Beatles At Work
As I mentioned yesterday, I’ve been re-watching the Beatles Anthology 8-part documentary that the BBC did back in 2002 to celebrate the band’s 40th anniversary. I remember learning a lot the first time I watched these shows and, despite having done fairly extensive reading about the group, the individuals, and their histories, feeling like I came away understanding them (and the phenomenon of Beatlemania) even better. I didn’t expect to have the same experience again with this re-viewing of the material … but it turns out I was wrong about that.
I’m not sure whether it’s the fact that I’m ten years older, or that I was still putting the Fab Four up on a pedestal as being … well … Beatles … but I’m finding that this viewing is really helping me to see “the lads” as people and, more than that, as creators. They really were just a working-class rock band that had popularity, fame, and international hysteria swell up around them as they were just merely trying to play some music and write a few songs.
It’s so clear, looking at the recordings of their early concerts and TV appearances that they were pretty amused by the whole thing themselves. They hadn’t set out to be “Beatles” (in the modern sense), they were just following their muses. They were so deep in the middle of it, they could only recognize that things were changing after they’d already changed.
The show makes it abundantly clear how hard the Beatles worked in those early days. They were driving across the length and breadth of the U.K. performing, writing songs while sitting in the back of vans or in crowded hotel rooms, recording till their voices were raw, then starting it all over again. Even when they started being hits, they were practically too busy working to even begin to notice how it was affecting their real lives.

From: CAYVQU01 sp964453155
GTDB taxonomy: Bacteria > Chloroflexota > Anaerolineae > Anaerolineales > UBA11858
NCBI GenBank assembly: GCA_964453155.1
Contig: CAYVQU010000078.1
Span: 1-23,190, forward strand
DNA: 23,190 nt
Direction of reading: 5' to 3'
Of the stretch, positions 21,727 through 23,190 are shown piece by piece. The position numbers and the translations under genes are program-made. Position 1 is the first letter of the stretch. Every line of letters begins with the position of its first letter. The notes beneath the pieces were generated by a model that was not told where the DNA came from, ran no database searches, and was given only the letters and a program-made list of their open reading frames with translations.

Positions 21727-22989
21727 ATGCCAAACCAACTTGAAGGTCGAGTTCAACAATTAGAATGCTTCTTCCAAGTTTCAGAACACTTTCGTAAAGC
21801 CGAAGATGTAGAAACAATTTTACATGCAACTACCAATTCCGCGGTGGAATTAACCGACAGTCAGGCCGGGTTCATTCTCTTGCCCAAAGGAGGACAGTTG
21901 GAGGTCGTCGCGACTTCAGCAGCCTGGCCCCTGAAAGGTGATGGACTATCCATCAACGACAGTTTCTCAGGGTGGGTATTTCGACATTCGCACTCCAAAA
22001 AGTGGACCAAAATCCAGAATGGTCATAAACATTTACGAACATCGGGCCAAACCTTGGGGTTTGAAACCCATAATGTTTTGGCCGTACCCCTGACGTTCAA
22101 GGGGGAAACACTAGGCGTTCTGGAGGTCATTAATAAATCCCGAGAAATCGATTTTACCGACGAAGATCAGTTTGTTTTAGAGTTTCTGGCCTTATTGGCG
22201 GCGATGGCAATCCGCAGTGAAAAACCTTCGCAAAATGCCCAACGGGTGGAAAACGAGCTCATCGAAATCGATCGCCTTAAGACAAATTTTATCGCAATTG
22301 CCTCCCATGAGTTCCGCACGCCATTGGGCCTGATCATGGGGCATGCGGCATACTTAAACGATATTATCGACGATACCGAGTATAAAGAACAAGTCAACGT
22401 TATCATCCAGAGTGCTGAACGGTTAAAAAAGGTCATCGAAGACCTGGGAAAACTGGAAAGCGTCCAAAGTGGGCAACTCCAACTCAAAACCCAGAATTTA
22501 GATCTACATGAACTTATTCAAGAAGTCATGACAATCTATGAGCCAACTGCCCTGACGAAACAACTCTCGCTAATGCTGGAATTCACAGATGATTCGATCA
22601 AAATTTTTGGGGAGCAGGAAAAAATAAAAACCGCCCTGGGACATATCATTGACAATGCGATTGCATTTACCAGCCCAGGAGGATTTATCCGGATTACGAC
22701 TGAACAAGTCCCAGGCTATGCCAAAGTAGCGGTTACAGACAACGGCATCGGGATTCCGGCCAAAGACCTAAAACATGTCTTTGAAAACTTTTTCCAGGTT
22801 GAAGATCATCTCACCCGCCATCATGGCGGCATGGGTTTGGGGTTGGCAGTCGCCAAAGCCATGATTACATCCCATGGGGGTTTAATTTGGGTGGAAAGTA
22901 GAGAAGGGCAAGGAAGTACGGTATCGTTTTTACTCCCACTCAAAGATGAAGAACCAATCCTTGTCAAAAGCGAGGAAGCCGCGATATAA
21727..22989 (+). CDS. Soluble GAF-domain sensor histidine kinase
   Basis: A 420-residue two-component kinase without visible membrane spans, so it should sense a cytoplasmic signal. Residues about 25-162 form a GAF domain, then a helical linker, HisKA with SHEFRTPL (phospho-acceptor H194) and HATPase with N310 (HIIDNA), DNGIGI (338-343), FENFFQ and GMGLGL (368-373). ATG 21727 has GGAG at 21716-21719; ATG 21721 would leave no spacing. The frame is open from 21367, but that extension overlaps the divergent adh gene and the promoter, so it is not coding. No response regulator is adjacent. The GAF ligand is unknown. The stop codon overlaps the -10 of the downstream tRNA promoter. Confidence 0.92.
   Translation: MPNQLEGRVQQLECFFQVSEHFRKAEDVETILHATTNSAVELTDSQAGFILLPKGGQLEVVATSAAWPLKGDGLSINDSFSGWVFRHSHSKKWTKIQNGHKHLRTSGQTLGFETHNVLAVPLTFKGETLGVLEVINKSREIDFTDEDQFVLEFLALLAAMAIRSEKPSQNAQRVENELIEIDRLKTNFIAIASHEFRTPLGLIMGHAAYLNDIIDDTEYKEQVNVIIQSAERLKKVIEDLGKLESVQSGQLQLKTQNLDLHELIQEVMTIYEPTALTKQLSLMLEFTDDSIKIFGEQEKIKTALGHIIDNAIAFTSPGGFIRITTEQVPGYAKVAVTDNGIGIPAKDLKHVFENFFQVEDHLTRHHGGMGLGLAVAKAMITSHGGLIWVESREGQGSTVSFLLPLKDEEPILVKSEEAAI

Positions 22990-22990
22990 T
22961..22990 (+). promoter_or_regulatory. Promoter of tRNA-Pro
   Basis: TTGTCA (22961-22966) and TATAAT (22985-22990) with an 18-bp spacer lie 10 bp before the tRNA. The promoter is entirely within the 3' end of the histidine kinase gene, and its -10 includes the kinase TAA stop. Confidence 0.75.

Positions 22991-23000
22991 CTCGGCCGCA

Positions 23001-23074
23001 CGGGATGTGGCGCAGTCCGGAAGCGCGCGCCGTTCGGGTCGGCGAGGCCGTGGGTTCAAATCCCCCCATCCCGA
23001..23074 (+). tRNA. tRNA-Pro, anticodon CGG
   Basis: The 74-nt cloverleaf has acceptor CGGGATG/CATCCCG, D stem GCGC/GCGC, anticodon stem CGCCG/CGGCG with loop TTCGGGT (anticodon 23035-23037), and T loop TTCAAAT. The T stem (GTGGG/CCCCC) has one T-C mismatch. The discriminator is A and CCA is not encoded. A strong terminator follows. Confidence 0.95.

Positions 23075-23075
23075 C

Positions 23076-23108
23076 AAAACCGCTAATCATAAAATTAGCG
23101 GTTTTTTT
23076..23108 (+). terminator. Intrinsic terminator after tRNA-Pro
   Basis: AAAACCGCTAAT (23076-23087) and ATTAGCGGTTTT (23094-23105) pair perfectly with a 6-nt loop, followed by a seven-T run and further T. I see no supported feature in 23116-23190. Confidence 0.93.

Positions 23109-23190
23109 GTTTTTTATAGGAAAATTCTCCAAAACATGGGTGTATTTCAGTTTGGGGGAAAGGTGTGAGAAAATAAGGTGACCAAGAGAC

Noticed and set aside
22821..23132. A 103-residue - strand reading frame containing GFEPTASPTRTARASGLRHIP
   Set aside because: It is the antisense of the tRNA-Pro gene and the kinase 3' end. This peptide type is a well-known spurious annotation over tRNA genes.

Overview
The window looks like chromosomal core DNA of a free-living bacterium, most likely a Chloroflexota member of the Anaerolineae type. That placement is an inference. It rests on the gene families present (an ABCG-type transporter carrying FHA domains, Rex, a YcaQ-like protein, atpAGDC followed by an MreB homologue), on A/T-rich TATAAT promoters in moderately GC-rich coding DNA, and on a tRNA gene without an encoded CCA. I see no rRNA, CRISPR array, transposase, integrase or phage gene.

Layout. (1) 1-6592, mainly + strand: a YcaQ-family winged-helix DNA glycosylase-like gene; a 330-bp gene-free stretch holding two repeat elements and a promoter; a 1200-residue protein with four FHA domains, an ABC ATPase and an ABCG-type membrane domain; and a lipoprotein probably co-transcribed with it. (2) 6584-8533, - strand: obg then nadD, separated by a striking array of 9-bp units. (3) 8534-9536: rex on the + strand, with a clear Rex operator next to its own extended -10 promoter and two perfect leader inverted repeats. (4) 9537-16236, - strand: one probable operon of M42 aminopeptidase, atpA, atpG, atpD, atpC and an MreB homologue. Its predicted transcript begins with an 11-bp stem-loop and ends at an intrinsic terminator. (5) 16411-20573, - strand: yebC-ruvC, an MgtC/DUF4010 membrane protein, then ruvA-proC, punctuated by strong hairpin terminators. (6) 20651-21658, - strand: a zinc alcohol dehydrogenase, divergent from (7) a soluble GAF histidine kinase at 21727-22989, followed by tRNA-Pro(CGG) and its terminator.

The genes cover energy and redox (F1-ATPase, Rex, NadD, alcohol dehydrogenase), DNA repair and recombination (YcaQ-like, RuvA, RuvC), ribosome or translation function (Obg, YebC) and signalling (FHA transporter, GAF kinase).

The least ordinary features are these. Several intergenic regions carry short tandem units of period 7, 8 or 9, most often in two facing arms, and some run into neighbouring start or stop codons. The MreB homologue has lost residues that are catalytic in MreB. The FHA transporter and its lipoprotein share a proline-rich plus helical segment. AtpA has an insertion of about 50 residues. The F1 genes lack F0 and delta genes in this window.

Maybe it’s a weird comparison, but I’ve been thinking about the career of the Beatles (and of many hit music acts) in terms of how it compares to work as a writer, cartoonist, or game designer. It seems like there must be something to learn, even if the comparison is a false one.
I can certainly think of people I know who were so busy doing their creative work that they somehow missed the transition phase of their careers. They were so busy with their heads down over their writing or drawing that they didn’t notice their readers becoming fans, and their fans becoming legion. Then one day they looked up and the world around them had shifted. Suddenly, they were “somebodies” and their work and (more frustratingly, in most cases) their every public utterance became “important.”
I make no claim to be among that exalted number (and, really, happily so), but I do rub elbows with some of them. I think very few of them are very comfortable with the unavoidable consequences of being raised to that level, even on our relatively tiny stage … I can only imagine how uncomfortable it must have been for Lennon, McCartney, Harrison, and Starr.
To be clear, I’m not saying I feel SORRY for them (nor the people I know personally). But I am saying that I can see where there’s something that is lost when you become so popular that you cease being a musician (or writer or cartoonist) and start being a personality. There’s an interview in the show from George Harrison where he talks about the surreality of seeing the Beatles in the news each day—how he sees write ups about “George” and feels like they’re talking about some other person, some public figure that he can look at from a detached point of view, and only occasionally have to consider that it is, in fact, himself he’s reading about.
And, of course, the answer the Beatles had to all of this was to keep on working. (A very British answer, to be sure.) In the end, maybe that’s why they ARE the Beatles (in the modern sense).
More than anything else, it makes me want to spend more time working on my personal creative projects. I want to have the Beatle-ness needed to just shoulder through and write the next song (metaphorically).